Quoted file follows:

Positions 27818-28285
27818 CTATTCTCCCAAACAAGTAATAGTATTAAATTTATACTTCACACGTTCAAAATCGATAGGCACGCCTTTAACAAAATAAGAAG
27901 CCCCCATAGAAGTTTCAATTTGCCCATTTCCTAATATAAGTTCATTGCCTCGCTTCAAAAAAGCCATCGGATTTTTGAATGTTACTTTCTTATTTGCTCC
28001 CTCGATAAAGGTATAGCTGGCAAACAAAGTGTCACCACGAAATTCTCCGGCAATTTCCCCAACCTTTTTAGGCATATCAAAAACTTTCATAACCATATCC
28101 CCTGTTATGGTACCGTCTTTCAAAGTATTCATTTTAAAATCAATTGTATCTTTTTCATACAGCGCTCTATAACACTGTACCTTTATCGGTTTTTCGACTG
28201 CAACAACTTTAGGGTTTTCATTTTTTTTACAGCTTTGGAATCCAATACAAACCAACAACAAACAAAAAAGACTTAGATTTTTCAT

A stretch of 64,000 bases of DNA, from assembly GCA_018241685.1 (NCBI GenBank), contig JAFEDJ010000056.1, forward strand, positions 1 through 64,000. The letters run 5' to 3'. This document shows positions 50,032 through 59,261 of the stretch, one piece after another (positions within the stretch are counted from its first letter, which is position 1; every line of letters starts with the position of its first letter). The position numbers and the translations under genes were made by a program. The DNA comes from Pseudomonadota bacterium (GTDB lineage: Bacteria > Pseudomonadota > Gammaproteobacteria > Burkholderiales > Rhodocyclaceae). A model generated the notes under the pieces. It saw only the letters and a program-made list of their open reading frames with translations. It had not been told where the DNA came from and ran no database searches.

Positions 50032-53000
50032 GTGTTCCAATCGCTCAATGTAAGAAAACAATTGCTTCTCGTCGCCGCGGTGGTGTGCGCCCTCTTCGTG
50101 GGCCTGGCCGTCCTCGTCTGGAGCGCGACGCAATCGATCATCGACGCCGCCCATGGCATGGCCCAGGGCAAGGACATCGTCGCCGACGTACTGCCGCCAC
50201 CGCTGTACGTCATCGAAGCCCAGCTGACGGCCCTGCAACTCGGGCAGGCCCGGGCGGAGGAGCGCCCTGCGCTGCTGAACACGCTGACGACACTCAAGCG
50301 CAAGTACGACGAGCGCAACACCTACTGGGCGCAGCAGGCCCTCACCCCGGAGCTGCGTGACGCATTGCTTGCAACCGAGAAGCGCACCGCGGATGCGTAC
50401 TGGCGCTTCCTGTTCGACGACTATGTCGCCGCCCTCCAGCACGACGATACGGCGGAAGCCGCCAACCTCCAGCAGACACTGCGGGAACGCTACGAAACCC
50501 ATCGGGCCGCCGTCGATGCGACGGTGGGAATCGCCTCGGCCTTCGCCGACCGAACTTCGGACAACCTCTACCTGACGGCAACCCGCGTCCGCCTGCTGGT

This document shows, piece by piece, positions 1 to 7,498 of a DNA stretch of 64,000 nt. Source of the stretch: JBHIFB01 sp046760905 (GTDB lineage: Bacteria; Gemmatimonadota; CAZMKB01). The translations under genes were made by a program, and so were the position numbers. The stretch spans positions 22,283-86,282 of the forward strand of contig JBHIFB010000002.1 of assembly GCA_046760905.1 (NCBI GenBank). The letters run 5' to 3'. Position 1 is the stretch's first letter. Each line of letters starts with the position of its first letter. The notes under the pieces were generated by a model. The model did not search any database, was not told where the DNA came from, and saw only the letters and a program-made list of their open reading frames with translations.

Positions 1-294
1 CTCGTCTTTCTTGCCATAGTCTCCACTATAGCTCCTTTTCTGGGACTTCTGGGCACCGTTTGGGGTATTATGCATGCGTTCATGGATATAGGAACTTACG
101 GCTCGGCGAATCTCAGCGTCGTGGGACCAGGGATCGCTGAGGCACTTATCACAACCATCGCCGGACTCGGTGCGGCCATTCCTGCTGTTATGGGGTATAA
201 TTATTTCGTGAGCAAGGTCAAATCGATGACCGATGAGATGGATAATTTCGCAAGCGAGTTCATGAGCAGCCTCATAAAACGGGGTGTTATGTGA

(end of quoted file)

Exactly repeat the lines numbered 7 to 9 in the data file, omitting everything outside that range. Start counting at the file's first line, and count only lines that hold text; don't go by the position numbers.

A stretch of 64,000 bases of DNA, from assembly GCA_018241685.1 (NCBI GenBank), contig JAFEDJ010000056.1, forward strand, positions 1 through 64,000. The letters run 5' to 3'. This document shows positions 50,032 through 59,261 of the stretch, one piece after another (positions within the stretch are counted from its first letter, which is position 1; every line of letters starts with the position of its first letter). The position numbers and the translations under genes were made by a program. The DNA comes from Pseudomonadota bacterium (GTDB lineage: Bacteria > Pseudomonadota > Gammaproteobacteria > Burkholderiales > Rhodocyclaceae). A model generated the notes under the pieces. It saw only the letters and a program-made list of their open reading frames with translations. It had not been told where the DNA came from and ran no database searches.

Positions 50032-53000
50032 GTGTTCCAATCGCTCAATGTAAGAAAACAATTGCTTCTCGTCGCCGCGGTGGTGTGCGCCCTCTTCGTG